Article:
Wednesday, June 29, 2011

Natasha Oliver on Blogging and Soul's Road

I might as well be honest. I'm not very good with blogs. Actually, I suck at them. They remind me of diaries, only digital, and purposely impersonal. (I suck at diaries too.) I find that most blogs have nothing to say, or at least nothing to say that interests me. Out of hundreds of posts, I usually find one that's relevant or at minimum, mildly entertaining.

Oh, I've tried blogging. I've had about two or three blogs in the last five years. There was the current events response blog, but that got old really quickly. (I didn't realize just how repetitive the news was until I started to blog about it. It's ridiculous how many Ethic Committee senators sleep with prostitutes or have long-standing affairs and hidden families. And every time I turn around, someone is blowing someone else up, another someone is using children on the front lines to further his agenda, and my favorite: "American Idol is the number one TV show across America! Join us at 9, live, to find out why.")

Then there was the blog about my novel's characters. That was fun, but... pointless if I'm honest. I mean, no one read it--why would they, my novel was a work-in-progress, and let's face it, I'm still a nobody in the writing world.

And finally there was the blog about my pregnancy. I get the chills just thinking about it.

I've followed countless blogs. Mostly literary agents who have a knack for making you think that if you just follow their blog, you'll somehow one-up the competition. The truth of the matter is, they're marketing themselves, and we writers fall for it every time. I mean, if I spend my days reading these blogs, when will I have the time to actually write anything? My experience with agents' blogs is that the only thing you'll find useful in them (that you can't find on the net at-large) is how many aspiring authors they've rejected in a given week. Because they admit their work is temperamental and, in addition to good writing, luck has a huge part to play. (Being previously published and/or having a contact doesn't hurt either.)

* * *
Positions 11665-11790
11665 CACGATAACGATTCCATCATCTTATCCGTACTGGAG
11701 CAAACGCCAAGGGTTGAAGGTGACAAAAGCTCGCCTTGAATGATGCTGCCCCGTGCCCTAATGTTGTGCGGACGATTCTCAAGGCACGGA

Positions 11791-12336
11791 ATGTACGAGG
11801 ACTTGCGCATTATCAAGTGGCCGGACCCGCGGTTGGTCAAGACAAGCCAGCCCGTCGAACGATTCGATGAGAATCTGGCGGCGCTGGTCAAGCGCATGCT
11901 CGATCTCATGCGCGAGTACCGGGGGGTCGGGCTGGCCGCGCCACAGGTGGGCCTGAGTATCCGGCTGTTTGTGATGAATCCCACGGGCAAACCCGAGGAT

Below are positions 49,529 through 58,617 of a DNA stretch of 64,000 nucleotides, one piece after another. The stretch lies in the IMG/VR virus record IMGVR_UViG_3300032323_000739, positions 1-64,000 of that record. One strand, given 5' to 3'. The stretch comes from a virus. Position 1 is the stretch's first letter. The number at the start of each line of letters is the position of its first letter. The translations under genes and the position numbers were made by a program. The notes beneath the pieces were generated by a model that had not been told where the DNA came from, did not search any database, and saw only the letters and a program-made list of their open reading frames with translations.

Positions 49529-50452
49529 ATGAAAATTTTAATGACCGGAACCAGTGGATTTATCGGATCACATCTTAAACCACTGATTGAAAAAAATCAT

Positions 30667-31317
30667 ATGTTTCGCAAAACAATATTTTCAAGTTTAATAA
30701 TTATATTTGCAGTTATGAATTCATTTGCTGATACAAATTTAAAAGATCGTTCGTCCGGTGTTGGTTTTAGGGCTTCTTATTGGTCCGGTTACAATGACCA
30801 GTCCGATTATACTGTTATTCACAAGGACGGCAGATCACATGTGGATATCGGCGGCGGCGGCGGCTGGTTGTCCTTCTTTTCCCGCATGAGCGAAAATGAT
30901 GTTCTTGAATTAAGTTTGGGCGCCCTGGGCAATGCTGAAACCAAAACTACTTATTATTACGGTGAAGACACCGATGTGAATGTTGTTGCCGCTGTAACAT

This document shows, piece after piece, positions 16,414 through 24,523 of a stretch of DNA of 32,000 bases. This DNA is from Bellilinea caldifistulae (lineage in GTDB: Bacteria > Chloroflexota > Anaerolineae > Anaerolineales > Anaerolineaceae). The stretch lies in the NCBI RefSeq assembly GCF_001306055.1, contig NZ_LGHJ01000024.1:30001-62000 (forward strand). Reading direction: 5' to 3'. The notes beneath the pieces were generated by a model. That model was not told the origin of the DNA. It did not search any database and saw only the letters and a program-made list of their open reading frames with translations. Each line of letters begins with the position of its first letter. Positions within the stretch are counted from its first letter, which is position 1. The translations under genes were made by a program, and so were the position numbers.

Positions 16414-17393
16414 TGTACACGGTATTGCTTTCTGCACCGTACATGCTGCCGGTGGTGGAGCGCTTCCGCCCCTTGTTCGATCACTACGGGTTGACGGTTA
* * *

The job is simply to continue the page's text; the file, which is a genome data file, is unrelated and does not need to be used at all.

So, when I found out that we (Soul's Road) were doing a blog, I cringed--just a little. Luckily, Icess (writingtoinsanity) gave us a prompt to follow to help "non-bloggers" like me find something to write about.

Tax Collector

My short story, "Tax Collector" is about two people who are simply going through the motions of life, trying to make it as least painful as possible. It was inspired by reading a lot of Raymond Carver. His stories felt as if they would go absolutely nowhere (almost a circular feeling to them), but you enjoyed them nonetheless because the characters were real. That's where I decided to start: characters.

Alba came to me pretty quickly. I couldn't pin down her personality at first, so I decided to give them all to her. She doesn't have multiple personality disorder, she is just following her instincts and "trying on" new personalities when she grows tired of the old ones.

Mort and I had a different kind of relationship. We didn't "hit it off" right away. I knew he was older, but it took a while for me to "settle" into him. He was from a different generation, the generation where his parents went through segregated schooling, and so he grew up not trusting "the man", but "the man" was the only employer that Blacks could readily find. I wanted to show that bit of history that was at odds with itself, but not dwell on it.

I knew early on that I was going to poke at the "lack of" separation of church and state, and given that Alba and Mort are atheist and agnostic, respectively, I knew I needed a balance. Catherine (with a "C") was the character I wanted to use to make fun of religion, and so I needed her to go "jihad" on the secular world, and the more I wrote her, the more she took form.

All my characters have a screw loose, and I like them that way. My comfort zone is fantasy or sci fi, and so I pushed myself to stay within the realm of reality (*cough*) and focused on the characters and less on the world around them.

I think what the authors of Soul's Road have done is amazing. I've had the privilege of reading all the stories, and I'm honored to have mine be among them.

Deborah Staley on Soul's Road

When Cody Luff invited me to be a part of Soul's Road, then untitled, I was so honored. Also invited were a number of amazing writers I admire who had all been through the Goddard MFA in Creative Writing Program. I really wanted to be involved, but my challenge was the fact that I was still a student and in my final semester at Goddard. I had a huge amount of work to do to finish and graduate on time. If Cody had not been so generous to work with me on deadlines, I could not have done it.